dakhma (dokhma) /DOK-ma/. noun. A raised circular structure, or tower, upon which Zoroastrians place the bodies of their dead to be consumed by vultures. AKA a “Tower of Silence.” From Persian dakhmak (funeral place).
“Alexander promptly ordered the dakhmas, or Towers of Silence, to be closed.” (H.G. Rawlinson)
“When Joseph dies, his body will be placed in the dokhma, and the three-day ceremonies too will be permitted. Whether he’s had a navjote or not…” (Cyrus Mistry)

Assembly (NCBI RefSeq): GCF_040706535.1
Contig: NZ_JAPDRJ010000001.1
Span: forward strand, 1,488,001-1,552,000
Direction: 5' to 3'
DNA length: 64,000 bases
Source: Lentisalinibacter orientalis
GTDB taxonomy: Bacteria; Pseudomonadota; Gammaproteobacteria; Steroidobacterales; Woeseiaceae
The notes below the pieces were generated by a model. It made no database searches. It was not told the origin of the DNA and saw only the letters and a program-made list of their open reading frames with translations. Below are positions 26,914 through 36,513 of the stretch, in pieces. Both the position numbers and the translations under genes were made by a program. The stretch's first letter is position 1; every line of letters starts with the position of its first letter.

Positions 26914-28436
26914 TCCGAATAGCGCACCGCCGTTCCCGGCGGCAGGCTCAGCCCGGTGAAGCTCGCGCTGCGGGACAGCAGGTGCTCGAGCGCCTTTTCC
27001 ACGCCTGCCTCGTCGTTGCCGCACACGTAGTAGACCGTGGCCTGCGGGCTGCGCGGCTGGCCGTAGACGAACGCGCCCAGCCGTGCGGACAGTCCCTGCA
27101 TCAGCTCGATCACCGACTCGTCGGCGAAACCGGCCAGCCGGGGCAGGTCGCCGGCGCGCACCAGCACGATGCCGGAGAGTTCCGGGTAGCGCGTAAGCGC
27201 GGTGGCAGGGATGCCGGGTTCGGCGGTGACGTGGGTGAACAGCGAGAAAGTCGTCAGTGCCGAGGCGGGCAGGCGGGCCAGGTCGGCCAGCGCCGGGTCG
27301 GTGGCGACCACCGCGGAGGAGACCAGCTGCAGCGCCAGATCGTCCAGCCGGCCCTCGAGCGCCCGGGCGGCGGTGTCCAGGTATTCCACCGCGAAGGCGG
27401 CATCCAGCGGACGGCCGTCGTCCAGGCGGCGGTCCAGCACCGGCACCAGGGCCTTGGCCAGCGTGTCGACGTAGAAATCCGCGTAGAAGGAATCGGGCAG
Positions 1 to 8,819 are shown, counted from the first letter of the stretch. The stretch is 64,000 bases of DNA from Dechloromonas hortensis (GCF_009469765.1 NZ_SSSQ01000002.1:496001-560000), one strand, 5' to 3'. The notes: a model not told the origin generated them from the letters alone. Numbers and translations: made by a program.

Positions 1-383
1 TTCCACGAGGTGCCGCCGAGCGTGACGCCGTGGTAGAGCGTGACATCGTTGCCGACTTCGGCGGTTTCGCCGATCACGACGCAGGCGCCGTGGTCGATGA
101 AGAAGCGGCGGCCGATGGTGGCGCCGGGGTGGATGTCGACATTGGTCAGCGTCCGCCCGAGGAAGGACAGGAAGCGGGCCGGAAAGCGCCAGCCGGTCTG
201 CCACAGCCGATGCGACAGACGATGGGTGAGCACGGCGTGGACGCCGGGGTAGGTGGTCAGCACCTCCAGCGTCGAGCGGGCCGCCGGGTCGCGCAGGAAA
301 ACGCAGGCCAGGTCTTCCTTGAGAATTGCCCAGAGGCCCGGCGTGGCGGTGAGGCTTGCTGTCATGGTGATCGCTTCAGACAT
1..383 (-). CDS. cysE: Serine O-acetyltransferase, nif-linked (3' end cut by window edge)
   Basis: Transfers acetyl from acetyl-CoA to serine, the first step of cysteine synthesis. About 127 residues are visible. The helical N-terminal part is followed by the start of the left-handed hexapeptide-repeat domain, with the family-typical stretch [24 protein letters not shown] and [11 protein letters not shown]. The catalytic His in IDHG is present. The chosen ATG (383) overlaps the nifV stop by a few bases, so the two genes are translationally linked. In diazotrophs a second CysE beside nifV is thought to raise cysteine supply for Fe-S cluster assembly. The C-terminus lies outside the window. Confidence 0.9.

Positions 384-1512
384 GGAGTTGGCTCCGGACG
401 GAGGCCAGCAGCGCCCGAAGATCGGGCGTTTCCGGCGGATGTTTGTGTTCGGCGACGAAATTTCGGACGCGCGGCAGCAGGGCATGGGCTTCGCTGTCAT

“In a dream I saw him. Like Opi’s mother he had no lips, and also like her, he was on the dakhma.” (Rebecca Kanner)
“The first corpse brought to a new tower—‘dakhma’—must be the body of the innocent child of a mobed or priest. No one, not even the chief watcher, is allowed to approach within a distance of thirty paces of these towers. Of all living human beings ‘nassesalars’—corpse-carriers—alone enter and leave the ‘Tower of Silence.’” (Helena Blavatsky)